Meditation

  • Growing Up Buddhist: Fish Sticks Paid Member

    One day, when I was about five or six years old, my brother Jon had just finished cooking fish sticks in the oven. The oven door had been opened and the fish sticks were sitting there on the pan cooling. For at least a minute, nobody was around but me. I was hungry and getting impatient waiting for Jon to return. I didn't know if the pan was hot or not but I remember thinking the five-year old equivalent of "screw it, I’m just gonna touch it." I reached down and put my thumb on the pan. It sizzled. I was burned. More »
  • What Does a “Conscious Workplace” Look Like? Paid Member

    What does a “conscious workplace” look like? This isn’t just a question we ask ourselves at a small, nonprofit Buddhist organization like Tricycle. Increasingly, as a society, mindfulness in the workplace is an idea we are exploring and embracing. With high-profile companies like Google investing in projects like their School of Personal Growth (see Joan Duncan Oliver's "Buddha in the Googleplex" from Tricycle's Summer 2009 issue) it’s clear that the concept has gone mainstream. This Wisdom 2.0 interview with Gopi Kallayil, part of the Search Advertising Product Marketing Team at Google, sheds a little light on the question: what does a “conscious workplace” look like? More »
  • More Good Work Paid Member

    In the most recent issue of Tricycle we included a brief piece about various organizations that are doing “Good Work” around the world.  In that spirit, I am very happy to share the news that Sensei Fleet Maull and Sensei Genro Guantt of the Zen Peacemaker order will be leading a Bearing Witness retreat to Rwanda this April. From the Peacemaker Institute website: In the tradition of the Auschwitz Bearing Witness Retreat co-founded by Roshi Bernie Glassman in 1996 and hosted annually in the years since by the Zen Peacemakers and the Peacemaker Institute, we will conduct a five-day retreat, bearing witness to the horror and tragic impact of the 1994 Rwandan Gen More »
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    The Joy of Equanimity Paid Member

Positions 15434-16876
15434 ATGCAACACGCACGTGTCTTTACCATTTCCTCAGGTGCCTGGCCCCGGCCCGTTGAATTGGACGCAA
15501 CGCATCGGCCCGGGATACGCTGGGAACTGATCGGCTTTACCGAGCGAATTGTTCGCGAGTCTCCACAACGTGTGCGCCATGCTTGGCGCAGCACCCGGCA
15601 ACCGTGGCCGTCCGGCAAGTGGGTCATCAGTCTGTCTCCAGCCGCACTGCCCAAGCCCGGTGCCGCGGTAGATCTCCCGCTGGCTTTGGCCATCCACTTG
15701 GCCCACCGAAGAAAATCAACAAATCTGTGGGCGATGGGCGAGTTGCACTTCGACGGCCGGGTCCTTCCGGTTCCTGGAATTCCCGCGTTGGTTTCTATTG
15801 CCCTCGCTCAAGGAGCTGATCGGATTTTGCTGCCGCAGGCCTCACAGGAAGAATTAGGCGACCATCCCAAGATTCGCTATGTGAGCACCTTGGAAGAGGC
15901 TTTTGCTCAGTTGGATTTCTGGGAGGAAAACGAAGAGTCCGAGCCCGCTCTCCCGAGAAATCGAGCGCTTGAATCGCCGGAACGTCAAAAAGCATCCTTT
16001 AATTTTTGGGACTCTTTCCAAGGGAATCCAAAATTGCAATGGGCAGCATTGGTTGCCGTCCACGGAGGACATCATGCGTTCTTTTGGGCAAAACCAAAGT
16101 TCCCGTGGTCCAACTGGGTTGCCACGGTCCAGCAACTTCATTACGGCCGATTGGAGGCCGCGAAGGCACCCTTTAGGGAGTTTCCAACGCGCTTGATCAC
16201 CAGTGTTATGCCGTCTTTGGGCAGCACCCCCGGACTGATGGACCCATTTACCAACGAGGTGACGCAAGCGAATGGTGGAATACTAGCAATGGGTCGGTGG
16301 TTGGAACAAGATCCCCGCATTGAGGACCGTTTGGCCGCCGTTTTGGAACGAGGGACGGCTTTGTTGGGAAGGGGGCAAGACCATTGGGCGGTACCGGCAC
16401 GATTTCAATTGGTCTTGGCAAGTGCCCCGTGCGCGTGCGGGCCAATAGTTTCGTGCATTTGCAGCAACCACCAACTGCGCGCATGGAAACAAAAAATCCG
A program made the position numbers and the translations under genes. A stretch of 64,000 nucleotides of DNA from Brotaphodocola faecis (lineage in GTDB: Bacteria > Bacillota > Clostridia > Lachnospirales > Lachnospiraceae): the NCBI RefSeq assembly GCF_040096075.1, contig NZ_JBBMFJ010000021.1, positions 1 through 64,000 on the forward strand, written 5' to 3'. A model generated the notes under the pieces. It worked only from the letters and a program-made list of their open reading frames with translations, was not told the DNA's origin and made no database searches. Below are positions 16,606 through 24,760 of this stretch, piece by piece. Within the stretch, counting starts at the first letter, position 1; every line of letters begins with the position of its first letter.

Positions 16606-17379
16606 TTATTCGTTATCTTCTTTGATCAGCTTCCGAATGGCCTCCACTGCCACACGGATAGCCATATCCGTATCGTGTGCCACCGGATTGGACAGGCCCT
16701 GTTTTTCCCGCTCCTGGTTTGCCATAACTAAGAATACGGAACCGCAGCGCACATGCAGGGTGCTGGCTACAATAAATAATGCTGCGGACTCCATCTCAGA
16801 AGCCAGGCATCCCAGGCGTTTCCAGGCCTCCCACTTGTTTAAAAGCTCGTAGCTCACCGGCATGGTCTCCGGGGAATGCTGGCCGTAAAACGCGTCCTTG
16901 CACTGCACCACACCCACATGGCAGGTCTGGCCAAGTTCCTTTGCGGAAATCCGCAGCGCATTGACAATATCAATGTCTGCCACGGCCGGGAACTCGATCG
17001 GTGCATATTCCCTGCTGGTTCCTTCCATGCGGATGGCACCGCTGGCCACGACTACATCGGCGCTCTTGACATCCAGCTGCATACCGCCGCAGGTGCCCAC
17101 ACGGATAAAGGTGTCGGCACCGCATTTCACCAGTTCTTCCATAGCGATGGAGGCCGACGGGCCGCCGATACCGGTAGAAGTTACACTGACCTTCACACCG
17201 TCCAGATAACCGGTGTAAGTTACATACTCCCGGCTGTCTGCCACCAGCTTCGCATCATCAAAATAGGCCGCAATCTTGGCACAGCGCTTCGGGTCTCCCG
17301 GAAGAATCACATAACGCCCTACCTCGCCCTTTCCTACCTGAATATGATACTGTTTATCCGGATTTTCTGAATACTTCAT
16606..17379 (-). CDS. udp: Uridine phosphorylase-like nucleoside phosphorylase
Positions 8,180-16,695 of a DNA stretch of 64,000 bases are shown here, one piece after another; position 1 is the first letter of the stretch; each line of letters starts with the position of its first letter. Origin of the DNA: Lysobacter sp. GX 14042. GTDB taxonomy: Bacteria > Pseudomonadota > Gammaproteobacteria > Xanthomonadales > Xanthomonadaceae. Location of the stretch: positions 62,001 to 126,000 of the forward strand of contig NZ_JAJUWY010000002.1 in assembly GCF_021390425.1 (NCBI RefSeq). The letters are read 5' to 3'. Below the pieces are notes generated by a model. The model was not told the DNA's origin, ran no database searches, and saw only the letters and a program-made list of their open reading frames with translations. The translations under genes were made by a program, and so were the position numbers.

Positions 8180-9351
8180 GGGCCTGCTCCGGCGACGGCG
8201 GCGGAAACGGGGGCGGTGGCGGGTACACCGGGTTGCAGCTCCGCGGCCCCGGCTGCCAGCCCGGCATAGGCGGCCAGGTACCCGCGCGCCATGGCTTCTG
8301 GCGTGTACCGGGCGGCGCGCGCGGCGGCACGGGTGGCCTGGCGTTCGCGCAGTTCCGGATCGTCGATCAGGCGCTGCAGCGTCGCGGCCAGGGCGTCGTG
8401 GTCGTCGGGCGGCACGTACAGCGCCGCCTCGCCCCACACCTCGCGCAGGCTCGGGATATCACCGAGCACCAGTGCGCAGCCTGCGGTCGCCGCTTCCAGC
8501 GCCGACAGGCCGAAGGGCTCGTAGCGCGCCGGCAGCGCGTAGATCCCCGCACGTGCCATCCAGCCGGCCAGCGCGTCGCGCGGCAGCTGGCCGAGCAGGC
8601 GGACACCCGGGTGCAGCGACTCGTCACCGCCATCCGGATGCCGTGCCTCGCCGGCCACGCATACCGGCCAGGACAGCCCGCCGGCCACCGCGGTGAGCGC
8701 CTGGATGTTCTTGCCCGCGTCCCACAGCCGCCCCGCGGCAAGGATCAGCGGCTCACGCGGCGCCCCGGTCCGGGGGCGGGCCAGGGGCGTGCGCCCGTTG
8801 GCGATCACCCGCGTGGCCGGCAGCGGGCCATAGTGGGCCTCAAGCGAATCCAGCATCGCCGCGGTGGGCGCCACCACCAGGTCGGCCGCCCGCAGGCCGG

Equanimity is of tremendous importance both in the practice and in everyday life. Generally we get either swept away by pleasant and enticing objects, or worked up into a great state of agitation when confronted by unpleasant, undesirable objects. This wild alternation of contraries is nearly universal among human beings. When we lack the ability to stay balanced and unfaltering, we are easily swept into extremes of craving or aversion. The scriptures say that when the mind indulges in sensual objects, it becomes agitated. This is the usual state of affairs in the world, as we can observe. In their quest for happiness, people mistake excitement of the mind for real happiness. More »
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    Precious Silence Paid Member

    Those who are fond of retreats—writers, ecstatics, parents with young children—often comment on the silence such time away allows. Silence becomes something present, almost palpable. The task shifts from keeping the world at a safe decible distance to letting more of the world in. Thomas Aquinas said that beauty arrests motion. He meant, I think, that in the presence of something gorgeous or sublime, we stop our nervous natterings, our foot twitchings and restless tongues. Whatever that fretful hunger is, it seems momentarily filled in the presence of beauty. To Aquinas’s wisdom I’d add that silence arrests flight, that in its refuge, the need to flee the chaos of noise diminishes. More »
  • Tricycle Community 3 comments

    How does sitting upright help? Sylvia Boorstein answers. Paid Member

    Q: So, how does sitting still, upright, and resisting the temptation to move, focus and clear the mind? A: It is, indeed, a helpful technique. First, holding a styled position requires attention—attention brought to bear on the present situation—and so random thoughts are less likely to distract the mind. Second, the decisiveness in the mind that intends to be awake and present—“I’m doing this now”—also guards against distraction. And third, the mind itself, in a context of simplicity, has the natural tendency to return to ease. (I often think about the snow globes with lovely scenes at their center, scenes hidden from view as long as the “snow” is shaken up. More »